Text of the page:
When I read one of the major findings in a recent report by IBM Corp. (NYSE: IBM) -- that technology is the most critical factor impacting corporations today -- my first thought was: "Duh." But as I continued to read, it became clear that this was not a "Dog Bites Man" story. The technology that IBM talks about is not just focused on the software or hardware that helps build better widgets. Rather, the most useful technology these days is the technology that brings people together: social networking.
The report, "Leading Through Connections: Insights from the Global Chief Executive Officer Study" (PDF), is based on face-to-face conversations with more than 1,700 CEOs worldwide. Since IBM began the bi-annual study in 2004, technology has risen from No. 6 to the top spot. It's now ranked higher than people skills and market factors.
"As we looked across the whole of CEOs' responses, one consistent theme emerged: an overwhelming focus on changes in how people engage with the organization," the report says. "The view that technology is primarily a driver of efficiency is outdated; CEOs now see technology as an enabler of collaboration and relationships -- those essential connections that fuel creativity and innovation."
A key to business success will be how effectively companies can connect and collaborate -- with customers, their own employees, and partners. In fact, the ability to collaborate was the most commonly cited trait CEOs wanted from their employees.
With customers and business partners, CEOs see social media as a key enabler. More than half expect social channels to be a primary way of engaging customers within five years. Companies are also investing in data analytics to convert customer data into insights and insights into action. More than 70 percent of the CEOs are looking for ways to understand customers and improve responsiveness. CEOs, particularly those in the electronics (86 percent) and automotive (80 percent) sectors, are making major changes to respond better to individual customer needs. "This is now a continuous feedback kind of world," said one CEO. "We need the organizational nimbleness to respond."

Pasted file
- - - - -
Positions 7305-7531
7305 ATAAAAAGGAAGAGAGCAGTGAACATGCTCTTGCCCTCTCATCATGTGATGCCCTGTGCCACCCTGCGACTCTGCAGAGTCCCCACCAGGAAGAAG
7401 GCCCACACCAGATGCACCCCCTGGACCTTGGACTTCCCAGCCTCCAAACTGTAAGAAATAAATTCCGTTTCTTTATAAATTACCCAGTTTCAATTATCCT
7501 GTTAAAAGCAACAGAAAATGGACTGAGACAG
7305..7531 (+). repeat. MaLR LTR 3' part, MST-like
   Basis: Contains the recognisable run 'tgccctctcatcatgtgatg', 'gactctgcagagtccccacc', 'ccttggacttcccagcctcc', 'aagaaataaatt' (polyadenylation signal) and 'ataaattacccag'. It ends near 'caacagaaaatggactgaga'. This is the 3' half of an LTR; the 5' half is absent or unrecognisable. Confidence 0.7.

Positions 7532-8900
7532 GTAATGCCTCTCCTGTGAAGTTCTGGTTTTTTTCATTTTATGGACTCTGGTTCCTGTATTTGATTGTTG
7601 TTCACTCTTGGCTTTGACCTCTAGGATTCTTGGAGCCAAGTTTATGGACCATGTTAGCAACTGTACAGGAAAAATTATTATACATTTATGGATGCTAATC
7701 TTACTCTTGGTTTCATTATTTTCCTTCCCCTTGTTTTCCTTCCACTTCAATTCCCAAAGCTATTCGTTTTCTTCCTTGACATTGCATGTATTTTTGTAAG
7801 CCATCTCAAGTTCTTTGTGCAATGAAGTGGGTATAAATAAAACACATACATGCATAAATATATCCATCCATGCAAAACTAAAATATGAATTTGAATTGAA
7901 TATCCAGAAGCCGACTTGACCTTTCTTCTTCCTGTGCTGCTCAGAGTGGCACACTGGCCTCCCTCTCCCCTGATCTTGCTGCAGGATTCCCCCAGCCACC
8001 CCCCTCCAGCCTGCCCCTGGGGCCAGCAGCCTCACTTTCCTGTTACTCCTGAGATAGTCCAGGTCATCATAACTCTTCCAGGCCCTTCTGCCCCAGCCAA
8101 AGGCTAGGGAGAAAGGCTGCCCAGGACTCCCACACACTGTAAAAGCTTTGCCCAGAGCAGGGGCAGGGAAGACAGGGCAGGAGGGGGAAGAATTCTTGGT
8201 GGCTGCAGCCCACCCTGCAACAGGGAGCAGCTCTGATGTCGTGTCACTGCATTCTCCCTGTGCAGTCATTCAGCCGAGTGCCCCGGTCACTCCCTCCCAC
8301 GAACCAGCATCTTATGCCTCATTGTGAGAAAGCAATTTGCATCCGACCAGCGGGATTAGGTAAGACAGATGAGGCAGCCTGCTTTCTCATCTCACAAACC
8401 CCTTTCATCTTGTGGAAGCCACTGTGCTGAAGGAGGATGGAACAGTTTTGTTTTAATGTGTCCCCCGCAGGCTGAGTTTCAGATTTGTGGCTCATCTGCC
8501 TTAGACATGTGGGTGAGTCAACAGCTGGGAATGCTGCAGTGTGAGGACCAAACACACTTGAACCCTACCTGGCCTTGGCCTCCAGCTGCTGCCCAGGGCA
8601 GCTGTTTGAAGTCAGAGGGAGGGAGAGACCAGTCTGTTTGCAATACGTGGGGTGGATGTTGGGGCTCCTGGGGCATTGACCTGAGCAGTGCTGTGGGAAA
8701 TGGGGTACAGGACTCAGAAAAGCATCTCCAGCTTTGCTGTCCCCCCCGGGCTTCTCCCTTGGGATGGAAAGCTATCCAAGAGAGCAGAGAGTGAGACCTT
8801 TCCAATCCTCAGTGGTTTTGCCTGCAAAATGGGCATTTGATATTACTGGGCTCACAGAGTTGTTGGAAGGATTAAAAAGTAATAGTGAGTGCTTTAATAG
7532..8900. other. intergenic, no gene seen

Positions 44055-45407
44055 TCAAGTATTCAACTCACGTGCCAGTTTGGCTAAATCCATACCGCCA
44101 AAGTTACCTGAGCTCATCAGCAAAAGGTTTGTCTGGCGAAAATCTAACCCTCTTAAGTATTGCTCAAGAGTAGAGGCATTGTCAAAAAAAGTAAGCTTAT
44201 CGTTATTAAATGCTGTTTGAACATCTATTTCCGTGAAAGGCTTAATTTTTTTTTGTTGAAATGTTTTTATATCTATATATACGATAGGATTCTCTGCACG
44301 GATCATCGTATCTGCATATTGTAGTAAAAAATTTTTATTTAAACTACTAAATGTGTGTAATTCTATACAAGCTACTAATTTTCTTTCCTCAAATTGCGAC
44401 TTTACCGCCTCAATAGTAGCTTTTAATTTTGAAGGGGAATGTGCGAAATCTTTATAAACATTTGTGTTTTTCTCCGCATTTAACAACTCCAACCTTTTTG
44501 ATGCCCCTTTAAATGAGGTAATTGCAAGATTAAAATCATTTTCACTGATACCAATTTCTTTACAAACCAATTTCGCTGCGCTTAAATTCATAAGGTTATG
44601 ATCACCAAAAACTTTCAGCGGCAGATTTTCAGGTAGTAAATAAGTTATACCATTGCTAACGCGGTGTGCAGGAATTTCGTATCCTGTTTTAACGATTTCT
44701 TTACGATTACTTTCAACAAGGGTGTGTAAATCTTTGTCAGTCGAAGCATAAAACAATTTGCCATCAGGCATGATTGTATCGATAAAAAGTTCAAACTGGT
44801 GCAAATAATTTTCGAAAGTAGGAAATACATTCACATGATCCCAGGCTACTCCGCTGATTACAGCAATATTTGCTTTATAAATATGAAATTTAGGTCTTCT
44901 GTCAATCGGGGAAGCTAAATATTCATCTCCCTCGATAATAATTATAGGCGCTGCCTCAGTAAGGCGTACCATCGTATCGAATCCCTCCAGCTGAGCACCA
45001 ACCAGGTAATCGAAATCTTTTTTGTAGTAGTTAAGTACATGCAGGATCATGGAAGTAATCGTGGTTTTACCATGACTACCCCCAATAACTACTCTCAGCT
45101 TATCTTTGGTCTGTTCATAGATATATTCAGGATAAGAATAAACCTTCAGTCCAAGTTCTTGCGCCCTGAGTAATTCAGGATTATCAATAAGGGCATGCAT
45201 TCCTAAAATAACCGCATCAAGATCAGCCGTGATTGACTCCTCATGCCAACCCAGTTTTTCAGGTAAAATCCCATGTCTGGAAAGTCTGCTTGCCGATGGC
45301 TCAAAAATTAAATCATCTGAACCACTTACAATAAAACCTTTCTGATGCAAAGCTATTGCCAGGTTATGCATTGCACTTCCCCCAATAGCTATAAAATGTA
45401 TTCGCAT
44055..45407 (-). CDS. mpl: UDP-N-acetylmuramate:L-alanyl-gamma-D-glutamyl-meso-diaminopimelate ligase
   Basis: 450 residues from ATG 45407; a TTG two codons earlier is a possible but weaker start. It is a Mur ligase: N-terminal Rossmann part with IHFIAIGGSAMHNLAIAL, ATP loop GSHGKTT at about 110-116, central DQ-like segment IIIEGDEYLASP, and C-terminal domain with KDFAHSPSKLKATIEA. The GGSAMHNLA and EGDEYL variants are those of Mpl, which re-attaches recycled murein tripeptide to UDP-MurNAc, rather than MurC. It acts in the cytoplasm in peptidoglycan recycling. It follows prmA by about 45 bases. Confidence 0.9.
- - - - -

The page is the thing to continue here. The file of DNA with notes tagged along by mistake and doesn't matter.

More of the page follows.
This feedback loop will include business partners, for better or worse, according to the report. "In a world of increased transparency and instantly disseminated social media, organizations are often judged by their partners' actions, not just their own." CEOs expect the use of partnerships to increase more than 50 percent over the next three to five years. And those partnerships need to be deeper, more integrated, and stronger than ever. The ideal is that collaboration and communication is so tight among partners that any shift in consumer needs or desires is felt and draws an immediate reaction all along the supply chain.
In the report, an electronics industry CEO from Japan discussed how his company is helping its B2B customers innovate by "incorporating the end user's voice directly into product development."
The bottom line: Technology is making more and deeper connections among people and corporations possible. Those companies that recognize and use these connections effectively stand to gain a competitive edge.